Thursday, October 18, 2012

1939 New York World's Fair poster

In 1939 the US was looking back on the Great Depression and forward to the possibility of war with clouds of conflict looming overseas, but they were also looking towards what they hoped would be a brighter future. (Sounds kind of familiar, right?) Technology was thought to be the hope that would spark a turning point in a new world order and the 1939 New York World's fair had exhibitions from all over the world that demonstrated this dream of a better future through technology. And as you might expect, the posters from the fair show the sleek, modern and sometimes futuristic design style that was starting to become popular. And as the title and this brief history lesson suggests, we have the restoration of a New York World's Fair poster as this week's featured project.

Pictured: You know when a client tells you to be careful opening the package its never a good thing. This particular package contained a poster that was broken in half.

The poster depicts the iconic Trylon and Perisphere that were the "Theme Center" for the fair. And as you can see the buildings are very futuristic looking. Unfortunately this piece of American history was mounted to cardboard at some point and then later the cardboard and the poster split in half.

In order to join the two pieces back together, the cardboard had to be removed first. John was able to demount the poster from the cardboard on the back by shaving it off in layers.

Pictured: It doesn't look like it, but this is positive progress because even though the poster is split in half it was no longer mounted to cardboard which is very corrosive.

Once it was off the cardboard, we were able to wash the poster and get the two separate pieces aligned and as close as possible while it was suspended between sheets of Mylar.

Pictured: The posters first bath to rinse out 70 years of built up toxins.

A water soluble adhesive was applied to the back of the poster, very gently so neither piece moved after they had been positioned. Tension between the Mylar and the wet poster held it in position while I moved it over to the linen and Masa backing.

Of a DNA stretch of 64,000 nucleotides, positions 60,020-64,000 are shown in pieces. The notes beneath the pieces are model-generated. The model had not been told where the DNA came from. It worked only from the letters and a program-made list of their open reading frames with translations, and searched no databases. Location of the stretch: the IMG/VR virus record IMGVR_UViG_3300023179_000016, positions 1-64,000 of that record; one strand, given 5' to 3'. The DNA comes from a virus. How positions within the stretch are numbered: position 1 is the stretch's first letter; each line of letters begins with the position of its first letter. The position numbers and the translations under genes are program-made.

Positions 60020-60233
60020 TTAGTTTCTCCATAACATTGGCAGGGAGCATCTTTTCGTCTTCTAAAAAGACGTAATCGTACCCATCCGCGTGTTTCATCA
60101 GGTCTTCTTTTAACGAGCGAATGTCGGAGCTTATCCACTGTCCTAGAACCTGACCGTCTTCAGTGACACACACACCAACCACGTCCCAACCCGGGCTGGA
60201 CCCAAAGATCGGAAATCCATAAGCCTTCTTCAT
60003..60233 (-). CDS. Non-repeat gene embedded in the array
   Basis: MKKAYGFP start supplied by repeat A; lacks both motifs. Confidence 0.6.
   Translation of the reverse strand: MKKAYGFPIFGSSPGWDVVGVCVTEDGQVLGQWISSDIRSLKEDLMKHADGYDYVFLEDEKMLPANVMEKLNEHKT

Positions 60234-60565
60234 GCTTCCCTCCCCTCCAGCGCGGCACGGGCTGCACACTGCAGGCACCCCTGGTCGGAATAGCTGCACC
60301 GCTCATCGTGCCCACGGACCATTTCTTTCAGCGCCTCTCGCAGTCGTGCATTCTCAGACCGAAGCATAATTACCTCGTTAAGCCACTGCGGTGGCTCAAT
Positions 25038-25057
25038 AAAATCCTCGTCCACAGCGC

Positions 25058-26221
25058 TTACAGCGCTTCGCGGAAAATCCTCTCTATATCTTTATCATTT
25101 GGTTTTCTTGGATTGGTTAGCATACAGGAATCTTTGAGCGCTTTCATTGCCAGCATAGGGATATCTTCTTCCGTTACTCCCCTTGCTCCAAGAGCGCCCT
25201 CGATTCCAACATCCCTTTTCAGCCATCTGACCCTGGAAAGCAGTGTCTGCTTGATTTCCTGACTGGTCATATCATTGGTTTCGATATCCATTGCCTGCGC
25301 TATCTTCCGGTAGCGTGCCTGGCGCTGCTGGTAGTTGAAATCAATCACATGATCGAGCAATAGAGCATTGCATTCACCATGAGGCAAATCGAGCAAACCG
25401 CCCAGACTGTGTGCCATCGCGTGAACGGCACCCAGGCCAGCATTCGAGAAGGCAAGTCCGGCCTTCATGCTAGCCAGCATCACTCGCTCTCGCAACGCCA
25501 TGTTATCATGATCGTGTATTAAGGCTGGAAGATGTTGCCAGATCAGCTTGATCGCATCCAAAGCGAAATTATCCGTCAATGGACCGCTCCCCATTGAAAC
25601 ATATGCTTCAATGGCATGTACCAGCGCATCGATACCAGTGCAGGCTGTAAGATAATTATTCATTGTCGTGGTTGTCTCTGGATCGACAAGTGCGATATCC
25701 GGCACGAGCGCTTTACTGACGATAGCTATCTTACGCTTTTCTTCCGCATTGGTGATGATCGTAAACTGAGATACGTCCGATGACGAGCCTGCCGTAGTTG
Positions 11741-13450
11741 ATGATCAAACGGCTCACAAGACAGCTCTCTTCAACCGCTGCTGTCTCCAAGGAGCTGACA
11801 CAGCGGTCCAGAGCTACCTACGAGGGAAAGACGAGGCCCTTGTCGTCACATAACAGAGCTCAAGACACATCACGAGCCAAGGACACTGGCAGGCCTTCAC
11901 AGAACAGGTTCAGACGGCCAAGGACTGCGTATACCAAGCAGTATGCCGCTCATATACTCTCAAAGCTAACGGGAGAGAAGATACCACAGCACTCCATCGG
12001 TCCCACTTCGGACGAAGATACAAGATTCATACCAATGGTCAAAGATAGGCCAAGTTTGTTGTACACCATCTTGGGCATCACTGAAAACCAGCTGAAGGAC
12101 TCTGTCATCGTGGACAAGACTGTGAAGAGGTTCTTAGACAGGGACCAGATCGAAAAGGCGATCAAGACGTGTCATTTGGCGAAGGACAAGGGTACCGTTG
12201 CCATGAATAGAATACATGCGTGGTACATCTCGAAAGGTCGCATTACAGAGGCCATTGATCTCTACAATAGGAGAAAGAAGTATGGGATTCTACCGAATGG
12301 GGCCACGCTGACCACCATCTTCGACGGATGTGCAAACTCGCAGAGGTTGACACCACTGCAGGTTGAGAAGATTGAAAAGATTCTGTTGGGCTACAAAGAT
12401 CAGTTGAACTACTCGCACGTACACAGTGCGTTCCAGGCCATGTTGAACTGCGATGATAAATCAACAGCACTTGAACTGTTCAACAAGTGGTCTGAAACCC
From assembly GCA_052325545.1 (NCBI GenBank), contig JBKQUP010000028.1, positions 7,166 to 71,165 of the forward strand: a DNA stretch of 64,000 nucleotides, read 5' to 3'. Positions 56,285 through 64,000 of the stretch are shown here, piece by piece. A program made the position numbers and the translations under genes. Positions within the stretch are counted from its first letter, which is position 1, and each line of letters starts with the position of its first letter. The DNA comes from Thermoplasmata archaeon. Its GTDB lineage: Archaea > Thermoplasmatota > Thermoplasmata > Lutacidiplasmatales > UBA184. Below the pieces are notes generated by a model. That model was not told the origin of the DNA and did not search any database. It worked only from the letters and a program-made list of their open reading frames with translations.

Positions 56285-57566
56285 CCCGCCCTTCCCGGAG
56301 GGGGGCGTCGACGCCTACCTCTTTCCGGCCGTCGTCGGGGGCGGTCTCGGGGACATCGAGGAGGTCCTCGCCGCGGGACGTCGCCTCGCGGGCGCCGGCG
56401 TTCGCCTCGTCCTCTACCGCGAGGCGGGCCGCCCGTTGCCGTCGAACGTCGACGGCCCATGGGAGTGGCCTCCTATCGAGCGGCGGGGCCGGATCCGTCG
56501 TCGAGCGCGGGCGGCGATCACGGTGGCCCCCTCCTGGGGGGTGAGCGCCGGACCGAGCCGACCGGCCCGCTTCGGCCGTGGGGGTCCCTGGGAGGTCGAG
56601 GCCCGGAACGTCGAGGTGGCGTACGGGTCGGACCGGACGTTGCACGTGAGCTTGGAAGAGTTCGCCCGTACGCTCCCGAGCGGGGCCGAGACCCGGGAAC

Pictured: After it has been rinsed and squeegeed but before the poster is flipped over and glue is applied to the back.

Pictured: Quickly moving it over to the stretched linen and frame.

Below is a progress photo and although the two separate pieces are back together, there is an obvious gap between the two where there was paper loss when they broke apart. The border also needed some TLC.

Pictured: Progress photo!

In prep vintage paper was mitered in to fill the missing areas in the border. The break between the two pieces was not large enough for us to use paper to fill it, so we used a filling compound that is applied with a palette knife and then smoothed out.

Pictured: The after photo once prep was finished.

Pictured: A detail of the break in the paper after it has been filled.

Pictured: Here is a section of the border where the corner was missing and then patched.

This poster had faded a lot over the years, so the client asked us to punch up the colors in the words in addition to restoring the damaged areas. Aaron airbrushed these areas, but the section that needed the most attention was the break that went through the Perisphere. This was not a straight one color shot because the Perisphere was a sphere shaped building and so we had to give it back the illusion that it was a three dimensional object.

Pictured: Junior and Gabe did several masks for this piece, including this one that was for some of the areas in the black where there was pigment loss along the top.

Pictured: This is the mask for Aaron to paint the Perisphere. If you look closely at the brown paper on the left you can see the faint outline of an acetate circle that was removed from the protective layer to open up the sphere.

Pictured: Aaron working on the first layer of airbrush.

Pictured: A dramatic improvement once it is done.

After Aaron had restored the large areas, Katie was given the poster to do the small details that really bring the restoration work together into a complete piece. Katie has a great eye for miniscule details that some would never see, but to our clients who prefer their posters to look pristine the small issues stand out like a sore thumb.

Pictured: Katie working on a detail so small you can't tell what she is working in this picture.

Pictured: Ahhh, there it is!

Pictured: Again, working on something that the camera can't pick up.

And here it is, one whole poster with the Trylon and Perisphere restored to their futuristic awesomeness!
At some point in the last few weeks I told you that we began work on a video blog. It takes time to film and then especially to edit that film into something that is viewable and interesting, but we finally have the introduction to our video blog! You can check it out on youtube:

It should be noted that several crucial steps in our process have been omitted. If you have any questions please feel free to contact us via email at or by phone at 818.882.1214. Also check out our websites: and Please feel free to leave comments or questions on the blog!


  1. You guys do extraordinary work with the best results! Over the years, I've come over from Australia and have had several pieces restored with you guys when I'm in town.
    Hi to John!

  2. Thank you for the lovely words! I'll pass them along to John!